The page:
VÖLKLINGEN, Germany (AP) — Fourth-division Saarbrücken's record-breaking run to the German Cup semifinals came to an end with a 3-0 loss to Bayer Leverkusen in an empty stadium on Tuesday.
The coronavirus pandemic deprived Saarbrücken of the home crowd which had roared on its team as it knocked out four clubs from higher divisions, becoming the first club from such a low league to reach a cup semifinal.
In its first German Cup final since 2009, Leverkusen will face the winner of Wednesday's semifinal match between Bayern Munich and Eintracht Frankfurt. Leverkusen can win its first trophy since 1993 in the final in Berlin on July 4.
German soccer's strict hygiene protocols, including face masks for substitutes, were forgotten as Leverkusen celebrated the win. Players and staff posed for photos in a huddle in the dressing room and chanted: “We're going to Berlin.”
Saarbrücken had to win a regional cup last year to even qualify for this season's German Cup. It was playing for the first time since March because its season in the South-West Regional League was abandoned amid the pandemic. The defense showed signs of rust for Leverkusen's goals.
First Kerem Demirbay played a pass over the top for Moussa Diaby to sprint behind Saarbrücken's static defense and jab the ball into the net. Lucas Alario was gifted the second goal when Saarbrücken's goalkeeper and defender misunderstood one another and collided when trying to intercept a cross.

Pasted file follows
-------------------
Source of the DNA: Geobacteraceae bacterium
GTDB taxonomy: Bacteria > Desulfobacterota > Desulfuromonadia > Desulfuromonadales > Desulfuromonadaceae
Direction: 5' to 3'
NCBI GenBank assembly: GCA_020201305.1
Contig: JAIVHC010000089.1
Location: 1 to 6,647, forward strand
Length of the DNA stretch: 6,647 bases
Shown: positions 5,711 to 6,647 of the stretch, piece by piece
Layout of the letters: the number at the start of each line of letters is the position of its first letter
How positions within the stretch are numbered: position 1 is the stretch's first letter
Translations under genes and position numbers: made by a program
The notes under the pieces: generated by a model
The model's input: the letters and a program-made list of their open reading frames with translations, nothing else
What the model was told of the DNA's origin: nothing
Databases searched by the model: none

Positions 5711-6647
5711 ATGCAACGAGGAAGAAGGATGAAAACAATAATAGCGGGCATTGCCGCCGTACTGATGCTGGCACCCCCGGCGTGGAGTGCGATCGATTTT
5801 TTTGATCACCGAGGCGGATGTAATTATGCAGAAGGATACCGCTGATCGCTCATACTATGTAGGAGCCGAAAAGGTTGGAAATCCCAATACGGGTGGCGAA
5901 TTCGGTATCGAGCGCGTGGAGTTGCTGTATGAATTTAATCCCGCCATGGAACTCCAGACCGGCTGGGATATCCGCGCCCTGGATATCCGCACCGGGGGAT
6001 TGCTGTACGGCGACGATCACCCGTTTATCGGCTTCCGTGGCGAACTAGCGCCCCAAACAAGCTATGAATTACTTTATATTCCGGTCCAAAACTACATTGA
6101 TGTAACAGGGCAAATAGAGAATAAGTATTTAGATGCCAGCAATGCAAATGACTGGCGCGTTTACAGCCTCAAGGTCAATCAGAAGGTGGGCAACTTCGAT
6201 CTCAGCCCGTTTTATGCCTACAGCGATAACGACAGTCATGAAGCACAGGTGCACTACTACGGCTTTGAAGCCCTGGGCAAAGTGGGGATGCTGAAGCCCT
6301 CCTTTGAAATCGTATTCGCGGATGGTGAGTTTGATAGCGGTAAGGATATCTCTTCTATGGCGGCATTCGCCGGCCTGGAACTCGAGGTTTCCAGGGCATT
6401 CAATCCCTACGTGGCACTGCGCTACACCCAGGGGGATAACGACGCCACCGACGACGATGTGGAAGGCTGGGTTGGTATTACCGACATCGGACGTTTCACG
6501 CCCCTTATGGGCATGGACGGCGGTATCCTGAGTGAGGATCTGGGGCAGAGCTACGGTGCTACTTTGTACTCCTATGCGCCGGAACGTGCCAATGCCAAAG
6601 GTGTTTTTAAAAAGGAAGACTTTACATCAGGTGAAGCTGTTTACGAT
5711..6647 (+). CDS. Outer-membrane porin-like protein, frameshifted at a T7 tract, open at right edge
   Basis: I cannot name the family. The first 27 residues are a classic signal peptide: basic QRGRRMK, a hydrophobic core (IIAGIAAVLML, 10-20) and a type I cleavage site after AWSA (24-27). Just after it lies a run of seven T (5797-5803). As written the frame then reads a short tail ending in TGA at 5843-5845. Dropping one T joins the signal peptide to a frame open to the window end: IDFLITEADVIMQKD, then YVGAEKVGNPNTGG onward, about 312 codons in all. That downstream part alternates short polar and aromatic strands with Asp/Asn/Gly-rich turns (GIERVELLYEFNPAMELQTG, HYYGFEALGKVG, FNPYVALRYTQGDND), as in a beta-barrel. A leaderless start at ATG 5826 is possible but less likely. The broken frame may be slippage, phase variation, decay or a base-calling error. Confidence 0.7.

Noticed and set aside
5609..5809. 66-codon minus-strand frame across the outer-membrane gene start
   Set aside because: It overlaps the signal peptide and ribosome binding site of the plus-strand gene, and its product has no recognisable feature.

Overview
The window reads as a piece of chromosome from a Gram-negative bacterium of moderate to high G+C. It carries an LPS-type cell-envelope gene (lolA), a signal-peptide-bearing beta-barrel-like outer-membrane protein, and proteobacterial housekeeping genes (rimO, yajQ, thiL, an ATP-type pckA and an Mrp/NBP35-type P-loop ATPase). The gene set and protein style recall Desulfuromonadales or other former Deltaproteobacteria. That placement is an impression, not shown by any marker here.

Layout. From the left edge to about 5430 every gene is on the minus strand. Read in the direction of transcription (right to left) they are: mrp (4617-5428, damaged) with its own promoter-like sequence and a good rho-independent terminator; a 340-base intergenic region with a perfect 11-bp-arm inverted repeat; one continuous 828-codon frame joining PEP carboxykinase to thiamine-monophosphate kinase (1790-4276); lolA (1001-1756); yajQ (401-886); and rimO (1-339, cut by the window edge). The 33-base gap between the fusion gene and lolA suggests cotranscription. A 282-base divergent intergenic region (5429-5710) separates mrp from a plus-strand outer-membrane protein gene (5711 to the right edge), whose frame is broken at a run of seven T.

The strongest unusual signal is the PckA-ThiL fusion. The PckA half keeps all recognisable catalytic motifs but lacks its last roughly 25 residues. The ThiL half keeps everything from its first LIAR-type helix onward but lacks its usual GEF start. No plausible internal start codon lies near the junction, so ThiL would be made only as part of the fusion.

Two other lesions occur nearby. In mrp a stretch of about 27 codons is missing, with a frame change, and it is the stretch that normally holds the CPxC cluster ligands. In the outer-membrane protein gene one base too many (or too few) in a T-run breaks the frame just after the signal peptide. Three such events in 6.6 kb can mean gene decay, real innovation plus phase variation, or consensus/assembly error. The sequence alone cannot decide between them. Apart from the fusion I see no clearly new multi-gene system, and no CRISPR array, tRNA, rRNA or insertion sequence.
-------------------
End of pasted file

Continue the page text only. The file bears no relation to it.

Karim Bellarabi made it 3-0 in the 58th after the Saarbrücken defense hesitated too long in clearing the ball. Leverkusen dominated the game with 80 percent possession as the host team sat deep.
“We gave everything we had," Saarbrücken goalkeeper Daniel Batz said. “We know we’ve done a lot for ourselves, for the club and for the fans.”
Saarbrücken's stadium was being refurbished so the team played in a nearby venue with stands on only two sides of the field and trees behind the boards on one touchline.
“The conditions didn’t match up to what we’re used to, so it was important that we stayed focused," Leverkusen's Sven Bender said.
German fan groups have frequently protested against the game's governing body since the Bundesliga restarted last month in empty stadiums, accusing it of prioritizing big teams' finances over the health of the game as a whole. Saarbrücken's supporters were no different.
“Empty stands, full cash registers,” one large banner read in a message aimed at the German soccer federation and the Bundesliga's governing body. "Your business is still ill.”
Saarbrücken will play in the third division next season after the decision was taken last month to decide its league by points per game.
That ensured promotion for Saarbrücken, which is based near Germany's border with France and briefly played in the French league system following World War II. The club played top-division football in Germany for spells of the 1960s, 1970s and 1980s, but hasn't featured in the Bundesliga since 1993.
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